Treatment and outcome of COVID-19 patients in a specialized hospital during the third wave: advance of age and increased mortality compared with the first/second waves

JA Clin Rep. 2021 Dec 14;7(1):85. doi: 10.1186/s40981-021-00489-x.


Purpose: To elucidate the clinical course of patients with coronavirus disease 2019 (COVID-19) treated at a specialized hospital mainly for those with mild and moderate severity during the third wave, and to compare that with the first and second (1st/2nd) waves.

Methods: We retrospectively reviewed the severity on admission, treatment, and outcome of a total of 581 patients from September, 2020, to March, 2021, and examined the risk factors for deterioration of respiratory condition, defined as requiring oxygen ≥ 7 L/min for 12 h.

Results: The median age was 78 (interquartile range 62-83) years, older than in the 1st/2nd waves (53 years), and 50% of the patients was male. The number of patients classified as mild (peripheral oxygen saturation (SpO2) ≥ 96%), moderate I, II, and severe (requiring admission to the ICU or mechanical ventilation) was 121, 324, 132, and 4, respectively. Favipiravir, ciclesonide, dexamethasone, and/or heparin were administered for treatment. Respiratory condition recovered in 496 (85%) patients. It worsened in 81 patients (14%); 51 (9%) of whom were transferred to tertiary hospitals and 30 (5%) died. Mortality rate increased by fivefold compared during the 1st/2nd waves. Age, male sex, increased body mass index, and C-reactive protein (CRP) on admission were responsible for worsening of the respiratory condition.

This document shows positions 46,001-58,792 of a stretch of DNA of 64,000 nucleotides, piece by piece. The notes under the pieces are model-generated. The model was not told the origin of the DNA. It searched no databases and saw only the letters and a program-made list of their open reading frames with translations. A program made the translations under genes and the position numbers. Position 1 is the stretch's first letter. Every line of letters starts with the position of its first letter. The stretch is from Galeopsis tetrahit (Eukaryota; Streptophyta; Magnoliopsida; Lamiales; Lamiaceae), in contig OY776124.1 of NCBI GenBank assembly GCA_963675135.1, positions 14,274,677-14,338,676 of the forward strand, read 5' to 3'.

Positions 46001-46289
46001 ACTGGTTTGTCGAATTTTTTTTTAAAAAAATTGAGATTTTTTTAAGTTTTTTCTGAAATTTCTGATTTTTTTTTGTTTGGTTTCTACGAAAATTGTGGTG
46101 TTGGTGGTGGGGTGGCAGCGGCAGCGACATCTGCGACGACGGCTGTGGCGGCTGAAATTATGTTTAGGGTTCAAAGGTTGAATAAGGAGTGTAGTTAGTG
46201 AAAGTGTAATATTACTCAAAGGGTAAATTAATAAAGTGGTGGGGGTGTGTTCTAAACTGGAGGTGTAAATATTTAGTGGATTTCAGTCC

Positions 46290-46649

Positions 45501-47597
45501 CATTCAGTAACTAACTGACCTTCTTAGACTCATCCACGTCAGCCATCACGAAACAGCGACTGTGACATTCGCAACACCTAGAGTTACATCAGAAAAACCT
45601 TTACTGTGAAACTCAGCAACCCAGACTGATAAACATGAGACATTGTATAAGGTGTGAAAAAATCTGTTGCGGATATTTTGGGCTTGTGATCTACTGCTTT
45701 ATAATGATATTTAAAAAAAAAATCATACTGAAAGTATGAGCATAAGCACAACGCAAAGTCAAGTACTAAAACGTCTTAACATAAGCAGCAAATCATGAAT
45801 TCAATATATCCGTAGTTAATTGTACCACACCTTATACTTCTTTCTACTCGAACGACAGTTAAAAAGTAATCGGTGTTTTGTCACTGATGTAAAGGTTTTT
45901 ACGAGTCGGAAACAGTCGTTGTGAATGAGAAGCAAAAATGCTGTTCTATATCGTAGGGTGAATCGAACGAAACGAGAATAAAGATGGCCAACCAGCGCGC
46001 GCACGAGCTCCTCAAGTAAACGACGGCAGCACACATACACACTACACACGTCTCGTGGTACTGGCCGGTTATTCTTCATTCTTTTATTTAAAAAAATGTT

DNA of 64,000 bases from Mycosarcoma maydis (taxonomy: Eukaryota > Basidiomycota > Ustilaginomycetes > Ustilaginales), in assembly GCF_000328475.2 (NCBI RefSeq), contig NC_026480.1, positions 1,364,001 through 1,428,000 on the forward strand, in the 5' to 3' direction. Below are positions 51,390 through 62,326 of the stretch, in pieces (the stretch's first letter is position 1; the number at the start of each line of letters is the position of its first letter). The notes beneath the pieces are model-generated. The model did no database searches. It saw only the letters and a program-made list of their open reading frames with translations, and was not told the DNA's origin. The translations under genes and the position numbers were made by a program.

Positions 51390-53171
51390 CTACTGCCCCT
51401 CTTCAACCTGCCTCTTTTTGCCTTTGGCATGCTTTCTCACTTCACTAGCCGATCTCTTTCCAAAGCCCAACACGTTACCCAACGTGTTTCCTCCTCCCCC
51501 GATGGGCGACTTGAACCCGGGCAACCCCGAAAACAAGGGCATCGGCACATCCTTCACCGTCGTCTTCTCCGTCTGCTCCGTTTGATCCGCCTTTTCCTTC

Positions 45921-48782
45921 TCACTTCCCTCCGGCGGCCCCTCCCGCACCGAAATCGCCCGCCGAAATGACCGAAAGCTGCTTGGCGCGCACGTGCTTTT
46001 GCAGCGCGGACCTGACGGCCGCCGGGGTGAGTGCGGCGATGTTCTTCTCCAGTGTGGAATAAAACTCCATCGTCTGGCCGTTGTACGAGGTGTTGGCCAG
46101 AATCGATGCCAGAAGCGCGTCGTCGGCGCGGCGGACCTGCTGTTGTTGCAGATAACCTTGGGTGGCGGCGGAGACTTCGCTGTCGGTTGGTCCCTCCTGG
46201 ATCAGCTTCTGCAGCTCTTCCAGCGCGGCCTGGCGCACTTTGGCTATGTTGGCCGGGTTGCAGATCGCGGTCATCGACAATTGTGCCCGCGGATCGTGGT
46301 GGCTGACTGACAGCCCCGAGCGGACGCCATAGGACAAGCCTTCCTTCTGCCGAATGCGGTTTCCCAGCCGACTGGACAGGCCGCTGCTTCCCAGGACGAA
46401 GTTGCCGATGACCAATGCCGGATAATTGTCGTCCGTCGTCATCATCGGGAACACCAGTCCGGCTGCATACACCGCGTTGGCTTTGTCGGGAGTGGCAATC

Conclusion: Patients were older in the third wave compared with the 1st/2nd waves. Respiratory condition recovered in 85%; whereas 5% of the patients died. Old age, male sex, increased body mass index, and CRP would be responsible for worsening of the respiratory condition.

Keywords: COVID-19; Pandemic; Specialized hospital; Third wave.